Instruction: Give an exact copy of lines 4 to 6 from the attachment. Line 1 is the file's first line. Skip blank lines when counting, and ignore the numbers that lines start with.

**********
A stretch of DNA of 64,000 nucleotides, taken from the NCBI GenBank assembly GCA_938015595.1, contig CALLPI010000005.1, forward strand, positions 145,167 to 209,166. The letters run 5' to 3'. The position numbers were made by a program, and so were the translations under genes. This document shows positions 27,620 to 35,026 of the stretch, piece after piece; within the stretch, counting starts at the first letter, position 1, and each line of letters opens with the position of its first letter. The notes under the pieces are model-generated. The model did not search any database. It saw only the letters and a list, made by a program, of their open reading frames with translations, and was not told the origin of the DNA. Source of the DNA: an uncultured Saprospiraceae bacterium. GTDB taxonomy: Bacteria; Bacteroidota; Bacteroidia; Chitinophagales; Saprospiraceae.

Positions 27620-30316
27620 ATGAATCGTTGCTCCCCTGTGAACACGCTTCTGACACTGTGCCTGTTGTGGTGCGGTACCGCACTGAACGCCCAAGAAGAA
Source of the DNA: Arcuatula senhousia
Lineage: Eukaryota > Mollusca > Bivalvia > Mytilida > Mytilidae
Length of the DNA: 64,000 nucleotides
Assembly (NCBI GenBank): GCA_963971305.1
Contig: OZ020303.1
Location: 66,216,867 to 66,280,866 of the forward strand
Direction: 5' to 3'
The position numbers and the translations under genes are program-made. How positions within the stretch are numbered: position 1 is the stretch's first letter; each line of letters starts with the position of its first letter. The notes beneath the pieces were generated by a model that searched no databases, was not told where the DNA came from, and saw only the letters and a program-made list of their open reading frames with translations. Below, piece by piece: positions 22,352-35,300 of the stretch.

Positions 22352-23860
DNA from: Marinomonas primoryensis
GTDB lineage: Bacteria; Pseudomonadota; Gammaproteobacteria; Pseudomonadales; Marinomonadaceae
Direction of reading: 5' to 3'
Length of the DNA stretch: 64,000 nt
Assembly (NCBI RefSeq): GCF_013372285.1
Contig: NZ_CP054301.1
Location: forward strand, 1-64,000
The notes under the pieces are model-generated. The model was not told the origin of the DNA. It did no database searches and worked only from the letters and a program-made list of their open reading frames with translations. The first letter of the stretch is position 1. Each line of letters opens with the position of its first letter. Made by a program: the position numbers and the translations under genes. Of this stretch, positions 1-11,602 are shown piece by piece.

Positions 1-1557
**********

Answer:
Source of the DNA: Arcuatula senhousia
Lineage: Eukaryota > Mollusca > Bivalvia > Mytilida > Mytilidae
Length of the DNA: 64,000 nucleotides